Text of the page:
Terrorist Financing

  • Current list of entities designated as terrorist-related under the Canadian Criminal Code, the United Nations Suppression of Terrorism Regulations and the United Nations Afghanistan Regulations.

Terrorist activities take money, and one way to combat terrorists is to cut off their access to funds. But terrorist financing - and terrorism generally - is a global problem that requires well-co-ordinated, multilateral response through international bodies such as the United Nations and the Financial Action Task Force (FATF).

Canada and the international community have taken significant steps to fight terrorism and end terrorists' opportunities for financing. Learn more about combating terrorist financing.

To help stop people and organizations from providing or collecting funds for terrorist acts, the UN General Assembly adopted the International Convention for the Suppression of the Financing of Terrorism on December 10, 1999. Canada ratified the Convention in February 2002.

Since 1999, the United Nations Security Council has adopted a series of resolutions following up on Resolution 1267 (1999) relating to the Taliban, Al-Qaida or Osama bin Laden. With these resolutions, the UN maintains a list of groups and individuals designated by a United Nations Security Council committee for associating with the Taliban, Al-Qaida or Osama bin Laden. All UN Members are obliged to freeze assets of people and groups on the list, and to prohibit funding to them. Canada implemented Resolution 1267 by adopting the United Nations Afghanistan Regulations (UNAR) in November 1999.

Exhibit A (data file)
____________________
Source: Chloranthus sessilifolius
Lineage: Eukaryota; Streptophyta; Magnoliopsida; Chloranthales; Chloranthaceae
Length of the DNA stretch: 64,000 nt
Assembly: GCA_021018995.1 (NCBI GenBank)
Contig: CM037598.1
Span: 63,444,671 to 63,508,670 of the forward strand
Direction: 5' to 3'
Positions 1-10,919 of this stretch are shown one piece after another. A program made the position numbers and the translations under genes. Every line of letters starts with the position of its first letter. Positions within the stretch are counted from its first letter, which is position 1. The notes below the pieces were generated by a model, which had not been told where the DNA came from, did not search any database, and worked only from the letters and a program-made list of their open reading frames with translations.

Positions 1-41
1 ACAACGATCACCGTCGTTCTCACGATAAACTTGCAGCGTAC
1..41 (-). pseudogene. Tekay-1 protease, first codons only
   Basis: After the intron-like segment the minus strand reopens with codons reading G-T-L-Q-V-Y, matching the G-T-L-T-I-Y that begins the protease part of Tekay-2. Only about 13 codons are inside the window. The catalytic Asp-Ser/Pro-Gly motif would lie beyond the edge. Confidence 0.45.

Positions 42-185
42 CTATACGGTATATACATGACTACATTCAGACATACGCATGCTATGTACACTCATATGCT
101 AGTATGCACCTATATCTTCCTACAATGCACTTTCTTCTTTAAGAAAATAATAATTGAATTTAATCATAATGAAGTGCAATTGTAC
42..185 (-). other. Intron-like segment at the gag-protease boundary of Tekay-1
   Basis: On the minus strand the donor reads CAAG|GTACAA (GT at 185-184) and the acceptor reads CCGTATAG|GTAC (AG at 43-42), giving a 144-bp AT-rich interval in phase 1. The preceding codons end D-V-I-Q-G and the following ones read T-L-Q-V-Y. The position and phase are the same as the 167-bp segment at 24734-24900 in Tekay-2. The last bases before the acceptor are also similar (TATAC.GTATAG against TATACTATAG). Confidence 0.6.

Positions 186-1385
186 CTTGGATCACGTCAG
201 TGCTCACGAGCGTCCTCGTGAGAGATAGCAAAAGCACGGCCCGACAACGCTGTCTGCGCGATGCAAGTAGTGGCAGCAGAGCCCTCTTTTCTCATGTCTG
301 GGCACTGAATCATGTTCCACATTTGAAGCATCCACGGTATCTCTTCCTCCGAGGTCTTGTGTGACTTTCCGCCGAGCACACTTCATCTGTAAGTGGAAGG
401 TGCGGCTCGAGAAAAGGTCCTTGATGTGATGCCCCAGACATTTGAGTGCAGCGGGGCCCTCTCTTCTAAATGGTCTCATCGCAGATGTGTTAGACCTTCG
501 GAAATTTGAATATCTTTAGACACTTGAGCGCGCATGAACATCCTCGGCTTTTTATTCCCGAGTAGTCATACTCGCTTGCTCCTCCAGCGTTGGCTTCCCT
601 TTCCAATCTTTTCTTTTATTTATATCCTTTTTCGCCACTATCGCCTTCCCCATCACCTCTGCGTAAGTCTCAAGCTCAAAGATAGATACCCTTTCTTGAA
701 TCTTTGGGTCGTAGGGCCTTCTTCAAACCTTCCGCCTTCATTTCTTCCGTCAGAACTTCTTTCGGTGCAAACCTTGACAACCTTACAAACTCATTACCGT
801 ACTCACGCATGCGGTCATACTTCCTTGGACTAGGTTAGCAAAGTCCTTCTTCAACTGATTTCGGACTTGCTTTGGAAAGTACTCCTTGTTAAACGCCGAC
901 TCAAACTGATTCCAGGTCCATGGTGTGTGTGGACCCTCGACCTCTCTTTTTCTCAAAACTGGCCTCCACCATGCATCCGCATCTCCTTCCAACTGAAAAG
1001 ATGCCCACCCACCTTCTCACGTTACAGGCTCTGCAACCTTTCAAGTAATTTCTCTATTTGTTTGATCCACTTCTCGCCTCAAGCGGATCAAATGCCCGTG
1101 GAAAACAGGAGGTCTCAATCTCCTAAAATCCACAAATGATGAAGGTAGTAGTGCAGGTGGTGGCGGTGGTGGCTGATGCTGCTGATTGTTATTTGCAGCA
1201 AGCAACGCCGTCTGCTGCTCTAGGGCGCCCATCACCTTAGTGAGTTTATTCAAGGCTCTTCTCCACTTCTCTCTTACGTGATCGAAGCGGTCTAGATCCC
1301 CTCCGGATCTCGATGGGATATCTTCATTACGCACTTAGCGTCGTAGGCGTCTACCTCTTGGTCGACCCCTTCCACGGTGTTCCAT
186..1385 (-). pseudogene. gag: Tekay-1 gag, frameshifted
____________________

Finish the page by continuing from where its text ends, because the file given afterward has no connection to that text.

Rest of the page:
On September 28, 2001, the United Nations Security Council passed Resolution 1373, binding all UN members to take action against those who commit terrorist acts and their supporters, including freezing their assets and funds. Canada was among the first countries to implement Resolution 1373 when it adopted the Canadian UN Suppression of Terrorism Regulations (UNSTR). The UNSTR enable the Governor in Council to keep a list of entities that are suspected of being associated with terrorist activities.

When entities (organizations and individuals) are designated under the Canadian UNSTR and the UNAR, the government freezes their assets and prohibits fundraising on their behalf. The UNAR and the UNSTR automatically include the United Nations 1267 Sanctions Committee list. Canadian UNSTR and UNAR legislation lists more than 500 entities associated with terrorist activities under the responsibility of the Minister for Foreign Affairs. The Canadian Criminal Code (Anti-Terrorism Act, 2001) also addresses terrorism financing and has a listing scheme.

The UNAR and the UNSTR enable Canada to act promptly on our international obligations, with our international partners. When an entity is listed in Canada under the UNSTR, the Office of the Superintendent of Financial Institutions (OSFI) immediately informs Canadian financial institutions to freeze any of its assets.

The Financial Action Task Force (FATF) is an inter-governmental body that develops and promotes national and international policies to combat money laundering and terrorist financing. Some 34 countries and territories and two regional organisations currently are FATF members. Further, over 180 jurisdictions recognize the FATF standards through membership in the global network of FATF-style regional bodies (FSRBs). FATF plays a key role in setting uniform financial standards to combat terrorist financing. Click here to learn more about money-laundering.

The G7 also has current projects to advance the fight against terrorism financing and to increase co-operation among international partners.